Published: Sat, 21 Jan 2017 02:59:05 GMT

Protesters rally worldwide in solidarity with Washington march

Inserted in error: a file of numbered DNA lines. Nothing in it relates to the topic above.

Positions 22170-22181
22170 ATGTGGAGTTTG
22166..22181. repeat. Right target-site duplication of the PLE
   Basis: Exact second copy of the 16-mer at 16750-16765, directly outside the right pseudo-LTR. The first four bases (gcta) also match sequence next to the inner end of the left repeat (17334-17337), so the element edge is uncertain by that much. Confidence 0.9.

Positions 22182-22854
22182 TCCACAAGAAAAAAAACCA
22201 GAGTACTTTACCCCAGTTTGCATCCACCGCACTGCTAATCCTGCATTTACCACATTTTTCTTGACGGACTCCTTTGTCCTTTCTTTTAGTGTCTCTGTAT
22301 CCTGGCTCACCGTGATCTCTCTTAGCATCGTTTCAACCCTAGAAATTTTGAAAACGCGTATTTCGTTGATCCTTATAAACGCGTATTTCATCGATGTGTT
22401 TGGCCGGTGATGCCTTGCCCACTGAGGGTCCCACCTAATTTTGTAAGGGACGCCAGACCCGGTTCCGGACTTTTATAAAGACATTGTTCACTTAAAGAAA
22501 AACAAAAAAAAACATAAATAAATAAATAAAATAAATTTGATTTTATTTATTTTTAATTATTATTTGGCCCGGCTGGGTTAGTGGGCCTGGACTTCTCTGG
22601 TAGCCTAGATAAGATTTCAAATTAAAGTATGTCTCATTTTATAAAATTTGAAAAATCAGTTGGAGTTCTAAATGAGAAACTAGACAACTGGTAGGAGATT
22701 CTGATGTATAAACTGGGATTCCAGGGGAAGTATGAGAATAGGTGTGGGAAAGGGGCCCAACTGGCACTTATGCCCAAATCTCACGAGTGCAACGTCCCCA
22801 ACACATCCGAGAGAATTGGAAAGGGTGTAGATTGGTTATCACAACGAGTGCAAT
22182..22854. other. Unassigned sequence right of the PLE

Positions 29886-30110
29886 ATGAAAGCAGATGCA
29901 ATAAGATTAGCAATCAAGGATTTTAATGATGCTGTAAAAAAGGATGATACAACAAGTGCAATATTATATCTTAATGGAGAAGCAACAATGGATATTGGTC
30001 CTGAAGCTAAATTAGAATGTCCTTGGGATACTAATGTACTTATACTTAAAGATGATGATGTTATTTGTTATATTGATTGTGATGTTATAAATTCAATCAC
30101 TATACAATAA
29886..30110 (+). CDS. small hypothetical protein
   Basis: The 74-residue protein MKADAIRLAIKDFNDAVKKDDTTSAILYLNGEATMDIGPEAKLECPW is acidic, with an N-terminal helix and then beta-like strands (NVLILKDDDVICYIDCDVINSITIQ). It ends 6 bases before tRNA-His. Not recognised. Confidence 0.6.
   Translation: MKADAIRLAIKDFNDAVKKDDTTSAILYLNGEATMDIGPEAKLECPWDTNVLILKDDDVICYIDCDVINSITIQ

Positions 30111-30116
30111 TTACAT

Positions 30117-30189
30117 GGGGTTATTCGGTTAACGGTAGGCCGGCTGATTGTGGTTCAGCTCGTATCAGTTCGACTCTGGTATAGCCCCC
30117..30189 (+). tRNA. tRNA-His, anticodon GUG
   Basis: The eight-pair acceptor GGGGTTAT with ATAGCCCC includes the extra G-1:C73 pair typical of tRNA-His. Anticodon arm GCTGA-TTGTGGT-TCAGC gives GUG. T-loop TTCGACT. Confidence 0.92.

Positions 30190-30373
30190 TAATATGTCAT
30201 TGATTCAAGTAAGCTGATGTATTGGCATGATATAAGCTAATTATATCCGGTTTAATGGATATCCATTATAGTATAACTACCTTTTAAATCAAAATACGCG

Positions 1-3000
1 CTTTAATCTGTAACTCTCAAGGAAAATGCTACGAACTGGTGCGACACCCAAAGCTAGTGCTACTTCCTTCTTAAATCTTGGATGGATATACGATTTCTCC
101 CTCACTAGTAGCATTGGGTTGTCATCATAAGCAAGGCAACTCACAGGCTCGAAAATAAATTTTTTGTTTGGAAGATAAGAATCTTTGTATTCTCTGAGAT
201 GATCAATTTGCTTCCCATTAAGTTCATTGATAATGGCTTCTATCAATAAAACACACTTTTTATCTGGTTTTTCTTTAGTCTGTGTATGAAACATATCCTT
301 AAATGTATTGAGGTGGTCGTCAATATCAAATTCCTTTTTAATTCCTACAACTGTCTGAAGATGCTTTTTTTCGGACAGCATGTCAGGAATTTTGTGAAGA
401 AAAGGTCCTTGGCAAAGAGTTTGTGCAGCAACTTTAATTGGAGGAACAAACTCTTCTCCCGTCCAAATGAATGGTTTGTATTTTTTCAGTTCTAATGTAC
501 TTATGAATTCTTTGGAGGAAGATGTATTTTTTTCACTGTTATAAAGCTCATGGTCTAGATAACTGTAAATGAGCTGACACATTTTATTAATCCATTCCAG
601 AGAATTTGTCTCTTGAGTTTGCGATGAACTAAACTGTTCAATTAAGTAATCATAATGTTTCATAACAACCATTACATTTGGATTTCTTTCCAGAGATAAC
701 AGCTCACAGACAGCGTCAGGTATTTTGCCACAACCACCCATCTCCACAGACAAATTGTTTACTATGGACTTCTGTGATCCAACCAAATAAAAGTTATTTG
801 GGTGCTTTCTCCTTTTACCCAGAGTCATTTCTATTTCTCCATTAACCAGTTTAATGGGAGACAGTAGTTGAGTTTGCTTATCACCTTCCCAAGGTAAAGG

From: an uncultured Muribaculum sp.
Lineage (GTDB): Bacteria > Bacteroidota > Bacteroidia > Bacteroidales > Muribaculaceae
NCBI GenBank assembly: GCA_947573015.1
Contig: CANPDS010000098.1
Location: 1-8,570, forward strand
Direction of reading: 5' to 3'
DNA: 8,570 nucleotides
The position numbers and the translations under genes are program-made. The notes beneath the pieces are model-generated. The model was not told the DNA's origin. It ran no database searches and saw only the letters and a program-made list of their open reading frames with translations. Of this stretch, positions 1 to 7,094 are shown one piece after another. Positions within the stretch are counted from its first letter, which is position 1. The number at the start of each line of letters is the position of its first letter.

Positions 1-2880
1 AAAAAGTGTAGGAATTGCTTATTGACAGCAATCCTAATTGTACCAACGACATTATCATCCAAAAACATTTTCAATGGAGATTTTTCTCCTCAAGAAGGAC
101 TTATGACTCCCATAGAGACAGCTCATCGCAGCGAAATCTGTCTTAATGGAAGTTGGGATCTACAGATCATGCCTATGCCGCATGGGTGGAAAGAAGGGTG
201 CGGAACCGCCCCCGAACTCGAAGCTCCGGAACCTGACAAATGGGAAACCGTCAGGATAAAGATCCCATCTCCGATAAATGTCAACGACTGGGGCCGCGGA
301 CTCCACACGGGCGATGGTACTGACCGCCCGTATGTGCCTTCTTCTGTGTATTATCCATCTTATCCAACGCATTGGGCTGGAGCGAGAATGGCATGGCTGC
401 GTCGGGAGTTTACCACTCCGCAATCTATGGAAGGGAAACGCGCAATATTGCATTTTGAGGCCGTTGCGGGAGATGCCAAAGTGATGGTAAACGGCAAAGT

<p>Protesters in the United States and around the world joined marches Saturday to raise awareness of women's rights and other civil rights they fear could be under threat under Donald Trump's presidency.</p><p>The key focus of the day was the Women's March on Washington, which organizers say may have attracted a quarter of a million participants.</p><p>But there were also hundreds of "sister marches" around the United States, with some of the biggest in Boston, New York, Chicago and Los Angeles.</p><p>And women and men in cities around the world -- including Sydney, Berlin, London, Paris and Cape Town, South Africa -- also marched in solidarity and in opposition to the values they think Trump represents.</p><h3>Near and far</h3><p>A crowd of people gathered near the US Embassy in Mexico City on Saturday, shutting down the street and holding signs.</p><p>"Say it loud, say it clear, migrants are welcome here," they shouted.</p><p>Not all of the protesters were Mexican. Some Americans were there, too, in a show of solidarity.</p><p>One man told CNN, "It's a little strange to have this kind of shame and lack of pride for what direction the United States is heading in."</p><p>A "pro-peace, pro-environment" march also took place on Antarctica. Twitter user Linda Zunas posted pictures of people there taking part in the global event.</p><p>"Love rules in Antarctica," read one poster, held by a man bundled up on the snowy landscape in Paradise Bay.</p><p>"We are allies, not bystanders," read another sign, held by a woman posing in front of a glacier.</p><h3> 'Girl Power vs. Trump Tower'</h3><p>Australia was the scene of the first major international march, with thousands joining an anti-Trump demonstration in downtown Sydney.</p><p>Organizers said as many as 5,000 people attended the protest at Martin Place; police estimated the number was closer to 3,000. </p><p>Chants from the crowd included "Women united will never be defeated" and "When women's rights are under attack, what do we do, stand up, fight back." Some carried banners with messages such as "Girl Power vs. Trump Tower" and "Dump the Trump."</p><p>A separate group of about 30 Trump supporters held a rally in Sydney. The police restrained some of them, blocking them from entering the same area as the Trump protest group.</p><p>Protest organizers in New Zealand's capital, Wellington, said about 700 people turned out there for a women's march. Marches were also held in Auckland, Christchurch and Dunedin.</p><p>Protesters also joined together to march in Nairobi, Kenya -- the African nation that was the home country of former President Barack Obama's father.</p><p>Marchers in Cape Town, South Africa, carried banners with slogans such as "Climate change is a women's issue" and "So over mediocre men running things."</p><p>Other African nations staging women's marches included Ghana and Malawi.</p><h3>Europe marches</h3><p>Big crowds turned out Saturday in dozens of cities across Europe, with marchers including men, women and children. </p><p>Protesters who gathered outside one of Rome's most famous structures, the Pantheon, on Saturday morning carried signs reading "Yes we must" and "Women's rights are human rights."</p><p>Demonstrators also took to the streets of Berlin, Frankfurt, Munich and other cities in Germany. </p><p>Katy Rea, who was at the march in Berlin, told CNN: "There are around 1,000 people. Lots of families, children. Very friendly atmosphere. Some police are present, but it's tame and relaxed."</p><p>Marches also took place in cities up and down the United Kingdom, from London to Cardiff, Liverpool, Manchester, Belfast and Edinburgh.</p><p>In London, large crowds joined a two-mile march starting outside the US Embassy and ending with a rally in the city's historic Trafalgar Square.</p><p>Marcher Victoria Dawson told CNN the atmosphere was "positive, inclusive, electric." </p><p>Women's rights weren't the only issue on the agenda, with placards also bearing slogans to do with Brexit, nuclear weapons, workers' rights and lesbian, gay, bisexual and transgender rights.</p><p>Speakers at Trafalgar Square told the crowds at least 100,000 people had turned out. London's Metropolitan Police do not provide crowd estimates, but aerial footage showed large numbers of people gathered in the square.</p><p>London Mayor Sadiq Khan -- who before the US presidential election told CNN that Trump's views of Islam were "ignorant" -- posted a tweet encouraging Londoners to join the march and "show how much we value the rights every woman should have."</p><p>In Paris, demonstrators gathered near the iconic Eiffel Tower before marching through the streets waving flags and banners.</p><p>"A woman's place is in the house -- the White House," read one pink poster at the Paris event.</p><p>Other French cities including Marseille, Toulouse and Bordeaux were also holding events.</p><p>Protesters in Barcelona, Spain, chanted "We will not be silent" and "My body, my choice" as they marched.</p><p>On Friday night, a crowd of predominantly female protesters gathered in Brussels, Belgium, to denounce sexism and protest against Trump.</p><p>Marches also took place in Greece, Kosovo, the Czech Republic and Georgia.</p><h3>'Sea of pink'</h3><p>The Women's March on Washington, which began at 10 a.m. ET near Capitol Hill, came on the heels of a slew of protests there on Inauguration Day.</p><p>The march, which began with a modest Facebook call in the aftermath of the November election, has grown into what could be one of the larger political demonstrations ever seen in the US capital.</p><p>Many of those taking part said they are concerned about Trump's agenda, his past remarks that appeared to demean women and allegations against him of sexual misconduct -- which he has denied.</p><p>Thousands of people have also been busy making cat-eared knit hats to wear at the march, with the aim of creating a "sea of pink" on the National Mall.</p><p>Organizers of the so-called Pussyhat Project said they have received tens of thousands of handmade hats to distribute to marchers, with submissions flooding in from all 50 states and as far away as France and New Zealand.</p><p>Elizabeth England posted footage on Twitter showing scores of protesters, many in pink hats, gathered close to the Baltimore Penn Station on their way to the march. She told CNN: "Everyone is friendly and excited and hoping the trains start running more!"</p>